Reckitt Benckiser swings to reported losses after Mead Johnson impairment
Reckitt Benckiser reported a 2% improvement in net revenue from continuing operations on Thursday, to £12.85bn, although its growth at constant exchange rates was 0.8% and like-for-like growth also stood at 0.8%.
The FTSE 100 consumer products giant said swung to losses on a reported basis, with its operating loss coming in at £1.95bn, down 163.9% year-on-year, while its reported net loss was 228.7% lower than 2018’s income at £2.79bn.
On an adjusted basis, its operating profit was down 0.1% for the year ended 31 December at £3.37bn, and its adjusted net income was 2.7% firmer at £2.47bn.
Reported diluted losses per share came in at 393p, down 228.8%, while its adjusted diluted earnings per share were ahead 2.8% at 349p.
Reckitt Benckiser said its full-year adjusted operating margin was 26.2%, which was a 50 basis point decline, said to have been driven by a 60 basis point increase in brand equity investment.
The impairment of Mead Johnson Nutrition had a major impact on the year’s numbers, with the board reporting a £5.04bn impairment of goodwill in respect of the Mead Johnson acquisition.
It declared a full-year dividend of 174.6p, up from 170.7p, with the board recommending a final dividend of 101.6p per share, up from 100.2p.
Free cash flow generation totalled £2.15bn for the year, up from £2.01bn, which reflected cash conversion of 87%, which was held back by exceptional items expenditure.
Looking at its strategic review, Reckitt Benckiser noted that it had a “strong presence” in three attractive categories and growth markets.
It saw mid-single digit growth in the medium term, led by penetration, market share improvement, expansion to new places and adjacencies, a “strong presence” in e-commerce, and a global presence, particularly in key emerging markets.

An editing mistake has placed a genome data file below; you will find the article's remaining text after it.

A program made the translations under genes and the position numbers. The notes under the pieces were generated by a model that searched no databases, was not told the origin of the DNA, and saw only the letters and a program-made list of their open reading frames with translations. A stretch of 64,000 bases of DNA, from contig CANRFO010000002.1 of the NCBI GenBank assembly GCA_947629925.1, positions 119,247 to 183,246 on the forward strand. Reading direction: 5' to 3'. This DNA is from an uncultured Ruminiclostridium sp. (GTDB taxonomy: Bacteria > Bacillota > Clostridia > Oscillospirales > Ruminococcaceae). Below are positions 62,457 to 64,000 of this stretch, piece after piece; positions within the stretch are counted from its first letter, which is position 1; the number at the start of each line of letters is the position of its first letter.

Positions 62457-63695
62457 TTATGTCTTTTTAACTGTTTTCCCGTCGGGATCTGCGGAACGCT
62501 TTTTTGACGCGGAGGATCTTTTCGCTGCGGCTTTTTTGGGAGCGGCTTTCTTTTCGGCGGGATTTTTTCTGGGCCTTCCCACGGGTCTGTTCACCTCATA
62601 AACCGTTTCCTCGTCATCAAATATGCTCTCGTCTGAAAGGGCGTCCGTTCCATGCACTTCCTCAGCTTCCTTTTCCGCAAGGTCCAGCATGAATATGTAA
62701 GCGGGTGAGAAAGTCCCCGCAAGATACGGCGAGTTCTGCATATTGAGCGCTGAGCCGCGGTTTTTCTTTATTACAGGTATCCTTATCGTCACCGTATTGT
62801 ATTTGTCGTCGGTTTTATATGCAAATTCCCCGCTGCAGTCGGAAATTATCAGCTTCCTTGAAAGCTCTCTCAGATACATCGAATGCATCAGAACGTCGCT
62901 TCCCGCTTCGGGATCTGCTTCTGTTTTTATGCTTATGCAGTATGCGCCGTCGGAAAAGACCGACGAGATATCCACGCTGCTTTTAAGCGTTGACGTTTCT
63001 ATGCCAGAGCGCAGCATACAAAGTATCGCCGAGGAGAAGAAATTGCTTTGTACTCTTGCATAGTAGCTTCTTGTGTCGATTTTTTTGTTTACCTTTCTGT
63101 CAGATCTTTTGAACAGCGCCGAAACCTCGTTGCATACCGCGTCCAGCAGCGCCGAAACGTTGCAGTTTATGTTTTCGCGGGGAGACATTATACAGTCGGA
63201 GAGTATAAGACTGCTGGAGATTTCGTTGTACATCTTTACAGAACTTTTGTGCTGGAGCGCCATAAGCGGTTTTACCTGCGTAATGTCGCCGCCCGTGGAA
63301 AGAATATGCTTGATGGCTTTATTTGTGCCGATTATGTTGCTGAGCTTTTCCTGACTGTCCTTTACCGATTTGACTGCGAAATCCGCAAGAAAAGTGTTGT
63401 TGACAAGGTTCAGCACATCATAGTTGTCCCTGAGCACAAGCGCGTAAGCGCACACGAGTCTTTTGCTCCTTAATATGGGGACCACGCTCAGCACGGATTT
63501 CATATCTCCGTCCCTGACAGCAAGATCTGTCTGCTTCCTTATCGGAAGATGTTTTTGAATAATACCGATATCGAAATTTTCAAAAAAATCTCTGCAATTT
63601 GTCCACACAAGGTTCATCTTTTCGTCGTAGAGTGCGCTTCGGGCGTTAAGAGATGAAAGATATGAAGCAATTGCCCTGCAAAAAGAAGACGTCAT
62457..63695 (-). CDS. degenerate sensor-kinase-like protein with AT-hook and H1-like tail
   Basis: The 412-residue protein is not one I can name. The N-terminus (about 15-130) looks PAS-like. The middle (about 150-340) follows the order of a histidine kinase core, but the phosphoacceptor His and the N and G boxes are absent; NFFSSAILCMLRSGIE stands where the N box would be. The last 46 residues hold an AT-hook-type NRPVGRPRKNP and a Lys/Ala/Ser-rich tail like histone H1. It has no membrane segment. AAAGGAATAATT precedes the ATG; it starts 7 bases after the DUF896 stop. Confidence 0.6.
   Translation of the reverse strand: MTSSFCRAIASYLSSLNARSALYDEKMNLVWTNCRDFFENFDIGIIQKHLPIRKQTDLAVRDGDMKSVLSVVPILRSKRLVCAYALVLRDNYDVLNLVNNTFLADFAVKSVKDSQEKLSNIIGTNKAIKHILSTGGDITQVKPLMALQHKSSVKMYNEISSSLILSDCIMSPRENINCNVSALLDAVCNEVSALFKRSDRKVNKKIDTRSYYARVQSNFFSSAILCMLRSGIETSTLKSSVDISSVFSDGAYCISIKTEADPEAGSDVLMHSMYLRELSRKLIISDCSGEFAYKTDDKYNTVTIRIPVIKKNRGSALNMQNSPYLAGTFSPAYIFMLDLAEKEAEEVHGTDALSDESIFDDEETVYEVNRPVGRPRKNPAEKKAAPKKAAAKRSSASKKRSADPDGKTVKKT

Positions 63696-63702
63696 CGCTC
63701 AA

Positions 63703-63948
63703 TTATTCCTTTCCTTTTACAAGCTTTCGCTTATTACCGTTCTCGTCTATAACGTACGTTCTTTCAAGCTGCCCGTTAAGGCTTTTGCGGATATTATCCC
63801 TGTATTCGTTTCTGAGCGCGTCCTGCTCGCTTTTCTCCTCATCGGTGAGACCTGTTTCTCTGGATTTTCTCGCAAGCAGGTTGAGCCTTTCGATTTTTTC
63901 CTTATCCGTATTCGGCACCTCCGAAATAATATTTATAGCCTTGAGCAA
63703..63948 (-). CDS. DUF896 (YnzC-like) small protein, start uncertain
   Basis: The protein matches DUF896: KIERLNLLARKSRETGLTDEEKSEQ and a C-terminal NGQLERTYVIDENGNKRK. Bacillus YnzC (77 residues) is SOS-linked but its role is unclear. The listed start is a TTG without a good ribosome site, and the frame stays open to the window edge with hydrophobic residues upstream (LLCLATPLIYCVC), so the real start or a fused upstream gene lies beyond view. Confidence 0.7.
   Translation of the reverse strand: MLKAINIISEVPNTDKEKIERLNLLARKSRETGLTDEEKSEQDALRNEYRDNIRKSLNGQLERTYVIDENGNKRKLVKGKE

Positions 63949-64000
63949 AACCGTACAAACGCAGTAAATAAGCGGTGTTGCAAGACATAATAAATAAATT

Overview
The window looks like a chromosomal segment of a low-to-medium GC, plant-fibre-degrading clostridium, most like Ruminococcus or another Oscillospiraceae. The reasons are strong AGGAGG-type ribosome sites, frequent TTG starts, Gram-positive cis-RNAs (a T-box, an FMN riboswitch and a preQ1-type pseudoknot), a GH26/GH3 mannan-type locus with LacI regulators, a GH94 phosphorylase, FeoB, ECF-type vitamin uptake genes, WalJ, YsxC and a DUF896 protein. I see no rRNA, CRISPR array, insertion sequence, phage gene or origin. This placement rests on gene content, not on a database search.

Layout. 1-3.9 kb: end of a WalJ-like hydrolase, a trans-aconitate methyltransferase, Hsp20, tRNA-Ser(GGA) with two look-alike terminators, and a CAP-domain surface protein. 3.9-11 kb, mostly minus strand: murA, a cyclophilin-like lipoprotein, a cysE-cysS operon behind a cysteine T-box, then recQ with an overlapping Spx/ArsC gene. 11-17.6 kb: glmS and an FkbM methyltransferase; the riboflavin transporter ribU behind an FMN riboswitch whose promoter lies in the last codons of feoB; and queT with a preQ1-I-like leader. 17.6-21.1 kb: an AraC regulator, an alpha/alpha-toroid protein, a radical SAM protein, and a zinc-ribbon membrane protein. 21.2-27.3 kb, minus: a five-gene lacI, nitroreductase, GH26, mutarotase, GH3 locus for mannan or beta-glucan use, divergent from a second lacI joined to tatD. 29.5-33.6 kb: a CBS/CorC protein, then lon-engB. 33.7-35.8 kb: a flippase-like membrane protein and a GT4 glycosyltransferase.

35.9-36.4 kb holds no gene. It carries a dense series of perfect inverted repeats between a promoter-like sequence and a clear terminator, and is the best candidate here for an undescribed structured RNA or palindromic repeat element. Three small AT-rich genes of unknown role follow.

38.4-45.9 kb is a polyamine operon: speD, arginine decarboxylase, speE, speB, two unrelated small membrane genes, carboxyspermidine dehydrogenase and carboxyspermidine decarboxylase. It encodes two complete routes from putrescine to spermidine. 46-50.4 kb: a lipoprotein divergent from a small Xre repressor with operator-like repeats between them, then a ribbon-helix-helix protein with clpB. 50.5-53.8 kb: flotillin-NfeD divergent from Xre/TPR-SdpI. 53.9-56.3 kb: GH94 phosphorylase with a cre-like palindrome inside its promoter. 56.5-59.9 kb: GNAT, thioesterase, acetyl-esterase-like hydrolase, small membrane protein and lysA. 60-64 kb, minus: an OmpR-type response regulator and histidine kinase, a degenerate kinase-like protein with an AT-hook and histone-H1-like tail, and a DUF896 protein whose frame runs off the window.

Reckitt Benckiser said its brands were “strong”, “anchored in purpose”, and “well supported”, with growth there underpinned by strong number one or number two market positions in most categories.
It said its recent performance issues were “executional, not structural”, and were driven primarily by significant recent disruption and change, combined with under-investment in capabilities across supply and sales.
The company’s future structure would benefit from both scale and focus, with the organisation to centre around three category global business units - hygiene, health and nutrition, with the greater China geography to have a “unique focus” due to its long-term importance.
A three phase plan to rejuvenate Reckitt Benckiser and rebuild its strong earnings model was announced, which the board said would lead to mid-single digit top-line growth, margins in the mid-20s, and earnings per share growth between 7% and 9%.
That rejuvenation would be funded by a temporary margin reduction and an “enhanced” multi-year productivity programme.
The three-year programme of investment would drive growth initiatives and improvements to core capabilities, Reckitt Benckiser said.
Looking ahead, the company said 2020 would be a “transitional year”, with work to “rejuvenate” the company to accelerate growth and create long-term shareholder value set to take place.
The directors said they expected higher level like-for-like revenue growth than last year, with steady progress toward its medium-term target.